Matthew Smith, 37, has what is a somewhat typical story about how he became involved in the equipment and event rental industry — by accident.
“I was looking for a summer job while I was going to college. A friend, who was employed at Special Events Entertainment, brought me along as a ‘casual laborer’ for the day. That was April 2003,” says Smith, who is now logistics and facilities manager, Special Events Entertainment, Portsmouth, Va.
Smith says he “had no clue” about what he wanted to be when he was growing up, only that he liked to work hard, enjoyed making progress and having growth. “The rental industry fits both of those,” he says.
Special Events Entertainment is a diversified tent event rental company offering tents from 10 by 10 ft. up to 80 ft. wide, bandshells, stages, tables, chairs, pipe and drape, kitchen and catering equipment, lighting and inflatables.
“On any given weekend, we might do a 50-person backyard barbecue with a 20-by-30-ft. tent with plain tables and chairs at a residence while also installing a wedding in a venue with fancy linens, crossback chairs and lighting package as well as setting up 100 small tents for a wine festival with an expected attendance of 20,000 people at a city park. We try to be a company that keeps with the times and provides the most modern and trendy equipment,” Smith says.
“The best part of my job is seeing the finished product. I have the privilege of seeing up and coming jobs on the horizon, worrying day and night about how we are going to pull it off and putting together a plan. It’s extremely satisfying seeing a huge wedding or festival weekend go off without a hitch,” he says.
Michael Fitzwater, Special Events Entertainment general manager and American Rental Association (ARA) Region Two director, also has encouraged Smith to get involved in ARA.
“My involvement helped me realize that the problems or challenges that I have aren’t exclusive to me or our company. It’s nice to hear fresh ideas and get different perspectives. Also, I’m a big fan of RentalU on the ARA website,” Smith says.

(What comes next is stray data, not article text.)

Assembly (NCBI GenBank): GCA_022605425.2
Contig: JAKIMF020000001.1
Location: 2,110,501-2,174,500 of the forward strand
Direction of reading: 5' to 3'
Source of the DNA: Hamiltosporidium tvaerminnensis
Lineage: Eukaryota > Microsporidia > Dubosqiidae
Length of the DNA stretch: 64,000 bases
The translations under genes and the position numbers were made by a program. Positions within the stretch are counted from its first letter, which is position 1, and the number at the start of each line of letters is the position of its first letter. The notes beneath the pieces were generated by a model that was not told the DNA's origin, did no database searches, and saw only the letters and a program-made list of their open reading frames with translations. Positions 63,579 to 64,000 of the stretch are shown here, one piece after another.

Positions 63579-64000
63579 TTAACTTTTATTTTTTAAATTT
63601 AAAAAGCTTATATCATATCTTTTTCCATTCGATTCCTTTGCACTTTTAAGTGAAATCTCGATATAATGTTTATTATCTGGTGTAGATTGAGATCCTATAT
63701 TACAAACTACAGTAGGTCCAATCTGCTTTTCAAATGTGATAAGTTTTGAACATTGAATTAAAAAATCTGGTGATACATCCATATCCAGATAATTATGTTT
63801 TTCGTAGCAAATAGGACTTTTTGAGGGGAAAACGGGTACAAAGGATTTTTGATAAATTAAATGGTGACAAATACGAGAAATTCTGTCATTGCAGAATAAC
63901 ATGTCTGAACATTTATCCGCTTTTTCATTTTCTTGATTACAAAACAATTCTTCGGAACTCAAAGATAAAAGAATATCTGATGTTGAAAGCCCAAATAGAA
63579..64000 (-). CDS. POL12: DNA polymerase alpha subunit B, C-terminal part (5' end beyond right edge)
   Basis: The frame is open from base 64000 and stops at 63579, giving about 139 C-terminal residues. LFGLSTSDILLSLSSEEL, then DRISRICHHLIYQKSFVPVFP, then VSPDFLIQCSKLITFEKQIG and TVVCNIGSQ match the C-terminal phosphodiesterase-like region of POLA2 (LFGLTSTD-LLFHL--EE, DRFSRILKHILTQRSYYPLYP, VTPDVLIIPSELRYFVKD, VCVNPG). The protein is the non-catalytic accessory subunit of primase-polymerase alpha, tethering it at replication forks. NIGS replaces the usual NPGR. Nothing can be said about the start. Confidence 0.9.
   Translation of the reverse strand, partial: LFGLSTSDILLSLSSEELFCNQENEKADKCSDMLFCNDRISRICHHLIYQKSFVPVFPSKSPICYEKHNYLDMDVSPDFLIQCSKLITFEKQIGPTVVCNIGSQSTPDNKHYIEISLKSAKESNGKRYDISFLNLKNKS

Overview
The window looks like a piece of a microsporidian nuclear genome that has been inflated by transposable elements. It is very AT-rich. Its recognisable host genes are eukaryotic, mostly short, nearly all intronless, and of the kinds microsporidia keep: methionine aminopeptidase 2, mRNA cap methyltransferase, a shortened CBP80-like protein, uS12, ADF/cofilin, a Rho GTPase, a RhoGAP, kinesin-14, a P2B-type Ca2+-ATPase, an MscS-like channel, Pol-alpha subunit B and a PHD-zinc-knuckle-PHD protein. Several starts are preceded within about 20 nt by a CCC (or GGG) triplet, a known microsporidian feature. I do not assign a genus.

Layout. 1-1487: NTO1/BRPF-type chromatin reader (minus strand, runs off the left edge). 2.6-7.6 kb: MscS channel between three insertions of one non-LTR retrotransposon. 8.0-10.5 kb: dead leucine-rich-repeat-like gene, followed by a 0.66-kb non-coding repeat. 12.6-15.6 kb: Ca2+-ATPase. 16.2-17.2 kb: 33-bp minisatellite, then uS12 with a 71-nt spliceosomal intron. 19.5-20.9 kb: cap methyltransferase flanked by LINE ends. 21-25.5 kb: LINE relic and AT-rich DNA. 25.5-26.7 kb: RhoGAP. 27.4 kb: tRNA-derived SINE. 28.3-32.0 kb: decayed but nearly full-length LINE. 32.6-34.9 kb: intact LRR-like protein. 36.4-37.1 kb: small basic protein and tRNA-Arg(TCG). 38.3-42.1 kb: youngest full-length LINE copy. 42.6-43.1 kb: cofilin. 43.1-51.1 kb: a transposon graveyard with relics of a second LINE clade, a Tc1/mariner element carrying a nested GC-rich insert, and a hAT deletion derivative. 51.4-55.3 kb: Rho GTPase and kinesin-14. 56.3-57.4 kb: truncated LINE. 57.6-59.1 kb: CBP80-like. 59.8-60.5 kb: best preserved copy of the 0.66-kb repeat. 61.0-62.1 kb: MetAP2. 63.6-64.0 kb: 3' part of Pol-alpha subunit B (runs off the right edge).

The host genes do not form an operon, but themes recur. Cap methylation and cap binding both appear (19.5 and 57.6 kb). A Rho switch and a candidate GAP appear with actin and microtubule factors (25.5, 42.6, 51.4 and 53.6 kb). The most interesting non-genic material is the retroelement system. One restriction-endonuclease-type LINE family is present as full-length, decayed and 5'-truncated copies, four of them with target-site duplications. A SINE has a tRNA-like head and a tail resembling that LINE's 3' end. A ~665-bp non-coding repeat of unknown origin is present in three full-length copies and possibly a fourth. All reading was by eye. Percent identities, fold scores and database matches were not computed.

Smith says dealing with the pandemic also was an education in and of itself. “The past 18 months have probably been more educational, at least from a business perspective, than the previous 18 years. When the pandemic set in, I thought the world was ending,” he says.
The lessons learned, he said, include answering the phone and responding to email because people contacting you want to do business and you need their business.
“Another lesson is that you can do more with less. It might be a little painful but teaching staff how to be efficient from the warehouse to the field is something that will be ingrained in our company values moving forward. Also, we’ve learned that the event rental business is a numbers game. I have been lucky to have a mentor who took the time to explain the company preservation steps we were taking and why. Having this exposure gave me a new perspective on how to ‘get skinny’ as a business and will serve me for a lifetime,” he says.
Since he found his career in the equipment and event rental industry by accident, Smith says he’s not sure anyone can sell a rental career to anyone without getting them through the door, which currently is a challenge in today’s labor market.
“I see people selling this as a ‘fun’ job, and it can be that, but it’s also a ton of hard work and dedication. This industry is a labor of love and either you are in it or not. We also can help ourselves by not undervaluing what we do and getting paid for our work, allowing us to offer employees better salaries. We can’t present ourselves as ‘last resort’ employment,” Smith says.
“We, as an industry, also need to work together to gain exposure. I would like to see us standing, shoulder-to-shoulder, with other industries competing for workers. Once an individual is employed, you also have to make them feel involved, develop them professionally and show them that they are part of the success so that they can see rental work as a career,” he says.